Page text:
391 F.3d 819
Ferenc CSEKINEK, Petitioner,
IMMIGRATION AND NATURALIZATION SERVICE, Respondent.
United States Court of Appeals, Sixth Circuit.
Submitted: October 31, 2003.
Decided and Filed: December 15, 2004.
ON BRIEF: Michael Varga-Sinka, Lakewood, Ohio, for Petitioner. Jeffrey J. Bernstein, Richard M. Evans, United States Department of Justice, Washington, D.C., for Respondent.
Before: BATCHELDER and COLE, Circuit Judges; HOOD, District Judge.*
BATCHELDER, J., delivered the opinion of the court, in which HOOD, D.J., joined. COLE, J. (pp. 825-32), delivered a separate dissenting opinion.
BATCHELDER, Circuit Judge.
Petitioner, Ferenc Csekinek, appeals the decision of the Board of Immigration Appeals ("BIA") affirming the finding of the Immigration Judge ("IJ") that Csekinek is removable pursuant to 8 U.S.C. § 1227(a)(2)(E)(i) based on his March 1997 domestic violence conviction. He also appeals the IJ's decision denying as untimely his application for asylum and denying him withholding of deportation. Csekinek claims that the IJ impermissibly used the date of his sentencing hearing as the date of his domestic violence "conviction," as that term is used in the Illegal Immigration Reform and Immigrant Responsibility Act of 1996 ("IIRIRA"). Csekinek argues that an earlier date on which he allegedly pled guilty to the domestic violence charge should have been used as the date of his conviction, and that because that guilty plea was entered before the effective date of the IIRIRA, it cannot be the basis for his being found to be removable. Csekinek also asks this Court to hold that civil deportation proceedings are, in essence, criminal proceedings which can violate the Ex Post Facto Clause contained in Article I of the United States Constitution, or, alternatively, that to apply IIRIRA to him would violate due process. Finally, Csekinek claims that he has demonstrated extraordinary circumstances justifying the untimeliness of his application for asylum, and that his application should not have been rejected on that ground. Because Csekinek's claims are either without merit or are unreviewable, we AFFIRM the judgment of the IJ and the BIA.
Csekinek entered the United States on a B-2 visitor visa. He married a United States citizen in January 1995, and his immigration status was adjusted to that of permanent resident. Csekinek was thereafter twice convicted of domestic violence in the State of Ohio. Following the second conviction, the Immigration and Naturalization Service1 ("the Service") instituted removal proceedings and served Csekinek with a Notice to Appear. The IJ conducted the first in-person hearing on the merits of the charge of removability on November 19, 1998. After reviewing the only evidence presented with regard to the domestic violence convictions, the IJ concluded that the Service had proven both convictions by clear and convincing evidence. The IJ stated, however, and the Service conceded, that the earlier of the two convictions was not material to the proceedings because it predated IIRIRA.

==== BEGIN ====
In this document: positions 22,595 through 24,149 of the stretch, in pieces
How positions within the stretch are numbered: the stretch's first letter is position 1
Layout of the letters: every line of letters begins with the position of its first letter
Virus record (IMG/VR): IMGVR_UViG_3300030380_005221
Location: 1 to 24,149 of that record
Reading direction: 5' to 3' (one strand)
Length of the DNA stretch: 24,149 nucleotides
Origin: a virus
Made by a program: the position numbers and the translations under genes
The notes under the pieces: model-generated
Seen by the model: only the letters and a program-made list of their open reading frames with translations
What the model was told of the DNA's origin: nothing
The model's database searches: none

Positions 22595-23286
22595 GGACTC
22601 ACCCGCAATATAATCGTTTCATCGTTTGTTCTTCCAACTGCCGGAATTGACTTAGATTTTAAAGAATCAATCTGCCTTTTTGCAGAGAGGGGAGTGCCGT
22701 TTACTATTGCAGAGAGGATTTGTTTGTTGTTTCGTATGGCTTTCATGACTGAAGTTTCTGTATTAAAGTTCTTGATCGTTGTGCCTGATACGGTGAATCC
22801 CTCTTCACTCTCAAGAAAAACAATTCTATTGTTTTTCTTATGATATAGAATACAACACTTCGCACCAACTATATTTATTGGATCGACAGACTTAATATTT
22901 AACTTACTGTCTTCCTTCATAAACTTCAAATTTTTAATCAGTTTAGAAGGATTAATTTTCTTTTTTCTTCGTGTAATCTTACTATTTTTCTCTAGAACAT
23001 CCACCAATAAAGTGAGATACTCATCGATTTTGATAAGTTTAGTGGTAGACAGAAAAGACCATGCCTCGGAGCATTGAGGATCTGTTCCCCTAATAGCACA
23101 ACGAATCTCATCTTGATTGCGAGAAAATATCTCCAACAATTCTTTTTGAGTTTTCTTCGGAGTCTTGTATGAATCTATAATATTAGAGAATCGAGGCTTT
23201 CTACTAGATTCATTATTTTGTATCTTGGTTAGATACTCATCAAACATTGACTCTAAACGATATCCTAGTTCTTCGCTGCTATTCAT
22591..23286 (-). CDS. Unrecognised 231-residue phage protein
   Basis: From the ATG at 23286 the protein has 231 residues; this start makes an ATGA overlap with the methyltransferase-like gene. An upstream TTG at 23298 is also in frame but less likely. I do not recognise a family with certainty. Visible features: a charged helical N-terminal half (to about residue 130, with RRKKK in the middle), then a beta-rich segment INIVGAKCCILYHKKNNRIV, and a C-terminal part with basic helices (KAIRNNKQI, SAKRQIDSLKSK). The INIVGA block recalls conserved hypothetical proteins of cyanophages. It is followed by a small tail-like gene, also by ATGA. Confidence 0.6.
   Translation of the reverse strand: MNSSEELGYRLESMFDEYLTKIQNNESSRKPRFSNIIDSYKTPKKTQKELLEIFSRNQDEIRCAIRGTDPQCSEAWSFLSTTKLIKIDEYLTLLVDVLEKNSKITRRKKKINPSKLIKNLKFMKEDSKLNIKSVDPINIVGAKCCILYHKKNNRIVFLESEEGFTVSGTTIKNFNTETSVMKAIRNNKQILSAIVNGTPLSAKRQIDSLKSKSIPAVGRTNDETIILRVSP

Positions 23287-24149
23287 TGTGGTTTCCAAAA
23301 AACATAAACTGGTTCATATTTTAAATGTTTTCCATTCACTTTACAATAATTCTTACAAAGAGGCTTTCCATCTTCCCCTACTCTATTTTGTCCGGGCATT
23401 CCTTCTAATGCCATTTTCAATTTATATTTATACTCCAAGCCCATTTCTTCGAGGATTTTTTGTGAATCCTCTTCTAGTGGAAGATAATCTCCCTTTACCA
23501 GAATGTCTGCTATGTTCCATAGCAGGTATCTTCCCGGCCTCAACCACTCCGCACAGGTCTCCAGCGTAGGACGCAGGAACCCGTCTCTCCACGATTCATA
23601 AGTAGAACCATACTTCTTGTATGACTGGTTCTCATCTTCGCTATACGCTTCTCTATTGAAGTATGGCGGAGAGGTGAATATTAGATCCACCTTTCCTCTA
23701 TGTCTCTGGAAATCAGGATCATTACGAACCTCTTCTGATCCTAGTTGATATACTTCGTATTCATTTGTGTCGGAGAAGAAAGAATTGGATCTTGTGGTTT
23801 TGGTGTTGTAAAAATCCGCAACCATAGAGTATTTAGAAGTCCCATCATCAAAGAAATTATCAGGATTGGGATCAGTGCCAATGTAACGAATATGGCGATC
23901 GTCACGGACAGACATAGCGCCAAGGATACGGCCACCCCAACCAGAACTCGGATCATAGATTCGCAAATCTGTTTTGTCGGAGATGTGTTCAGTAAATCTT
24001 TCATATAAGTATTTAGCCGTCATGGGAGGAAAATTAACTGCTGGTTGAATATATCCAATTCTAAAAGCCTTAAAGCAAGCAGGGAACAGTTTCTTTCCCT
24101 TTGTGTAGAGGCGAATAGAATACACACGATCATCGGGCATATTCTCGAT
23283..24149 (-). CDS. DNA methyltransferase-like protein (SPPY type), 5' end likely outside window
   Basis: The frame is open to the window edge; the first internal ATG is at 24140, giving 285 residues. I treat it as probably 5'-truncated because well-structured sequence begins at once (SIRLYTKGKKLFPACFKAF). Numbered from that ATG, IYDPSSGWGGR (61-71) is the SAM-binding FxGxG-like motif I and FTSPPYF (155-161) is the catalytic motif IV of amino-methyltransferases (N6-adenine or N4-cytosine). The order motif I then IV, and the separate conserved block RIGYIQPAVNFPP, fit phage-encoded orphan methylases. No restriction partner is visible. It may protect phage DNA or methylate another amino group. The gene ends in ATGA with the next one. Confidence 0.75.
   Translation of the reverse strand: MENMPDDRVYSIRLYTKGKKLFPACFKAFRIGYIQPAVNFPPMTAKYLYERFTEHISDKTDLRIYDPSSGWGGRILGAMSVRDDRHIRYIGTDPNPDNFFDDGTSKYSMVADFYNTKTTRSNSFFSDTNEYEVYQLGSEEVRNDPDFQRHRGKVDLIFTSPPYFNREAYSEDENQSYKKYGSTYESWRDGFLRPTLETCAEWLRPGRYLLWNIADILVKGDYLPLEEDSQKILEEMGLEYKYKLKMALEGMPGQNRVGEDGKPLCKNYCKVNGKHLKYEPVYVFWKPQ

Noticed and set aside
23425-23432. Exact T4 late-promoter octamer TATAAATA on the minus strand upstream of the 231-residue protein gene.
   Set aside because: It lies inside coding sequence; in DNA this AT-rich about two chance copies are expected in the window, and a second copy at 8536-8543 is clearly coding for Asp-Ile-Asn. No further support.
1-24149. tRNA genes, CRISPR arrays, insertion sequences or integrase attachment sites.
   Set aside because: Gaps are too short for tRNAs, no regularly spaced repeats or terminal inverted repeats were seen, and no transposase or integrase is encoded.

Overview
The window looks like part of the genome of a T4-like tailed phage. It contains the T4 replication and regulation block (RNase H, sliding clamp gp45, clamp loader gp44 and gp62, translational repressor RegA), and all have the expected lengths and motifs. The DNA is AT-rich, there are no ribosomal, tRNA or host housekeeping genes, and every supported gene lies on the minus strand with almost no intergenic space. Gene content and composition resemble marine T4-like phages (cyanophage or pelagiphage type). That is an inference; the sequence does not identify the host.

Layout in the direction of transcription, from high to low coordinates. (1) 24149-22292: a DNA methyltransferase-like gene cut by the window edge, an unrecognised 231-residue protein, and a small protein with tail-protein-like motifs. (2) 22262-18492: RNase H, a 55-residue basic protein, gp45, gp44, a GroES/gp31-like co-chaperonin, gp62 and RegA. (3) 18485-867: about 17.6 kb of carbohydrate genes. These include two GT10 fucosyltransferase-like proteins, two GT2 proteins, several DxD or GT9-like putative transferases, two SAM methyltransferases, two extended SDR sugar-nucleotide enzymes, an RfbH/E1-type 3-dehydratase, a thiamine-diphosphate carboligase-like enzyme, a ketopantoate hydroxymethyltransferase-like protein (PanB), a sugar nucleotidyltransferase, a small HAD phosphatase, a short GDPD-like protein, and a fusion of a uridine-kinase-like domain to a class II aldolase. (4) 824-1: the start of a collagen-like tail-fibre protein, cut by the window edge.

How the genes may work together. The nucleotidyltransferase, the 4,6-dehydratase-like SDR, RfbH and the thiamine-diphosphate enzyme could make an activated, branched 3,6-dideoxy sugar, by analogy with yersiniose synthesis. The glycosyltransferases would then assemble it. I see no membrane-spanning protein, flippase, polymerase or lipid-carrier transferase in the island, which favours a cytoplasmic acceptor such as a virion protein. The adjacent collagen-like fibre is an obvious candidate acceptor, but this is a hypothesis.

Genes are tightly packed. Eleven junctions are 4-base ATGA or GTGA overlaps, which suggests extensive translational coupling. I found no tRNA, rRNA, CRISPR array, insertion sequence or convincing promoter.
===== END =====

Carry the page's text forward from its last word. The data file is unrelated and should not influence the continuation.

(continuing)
The IJ found, and Csekinek's counsel conceded, that the date of the second conviction was March 21, 1997, the date on which judgment was pronounced and Csekinek was sentenced. That date was well after the effective date of IIRIRA. The IJ found Csekinek removable pursuant to 8 U.S.C. § 1227(a)(2)(E)(i) on the basis of the second conviction. However, the IJ continued the proceedings in order to permit Csekinek to file an application for asylum, noting that although Csekinek had failed to apply for asylum within one year of his last arrival in the United States or by April 1, 1998, whichever was later, Csekinek's circumstances were sufficiently unusual that he might be able to demonstrate justification for the untimeliness of the application.
Csekinek filed an application for asylum and for withholding of removal, and after several additional continuances, the IJ held another hearing on those matters. At the conclusion of that hearing, the IJ ruled that the Service had proven by clear and convincing evidence that Csekinek was removable under 8 U.S.C. § 1227(a)(2)(E)(i) on the basis of his domestic violence conviction dated March 21, 1997; that Csekinek had not demonstrated cause for his failure to file an application for asylum within the statutory period; that his application for asylum was untimely and that Csekinek was therefore not eligible for asylum; and that Csekinek had not established any basis to support his application for withholding of removal. The IJ therefore ordered Csekinek removed to Hungary and denied the applications for asylum and withholding of removal. The BIA summarily affirmed the IJ's decision and Csekinek timely appealed to this court.
Because the BIA affirmed the decision of the IJ without opinion, the IJ's decision is the final agency determination. 8 C.F.R. § 3.1(a)(7) (2000). Accordingly, it is the IJ's decision that we review in this appeal. We review the IJ's factual determinations under the substantial evidence standard, which requires that we affirm those determinations unless the evidence "`not only supports a contrary conclusion, but indeed compels it.'" Hammer v. INS, 195 F.3d 836, 840 (6th Cir.1999) (quoting Adhiyappa v. INS, 58 F.3d 261, 265 (6th Cir.1995)). We review all questions of law de novo. Id.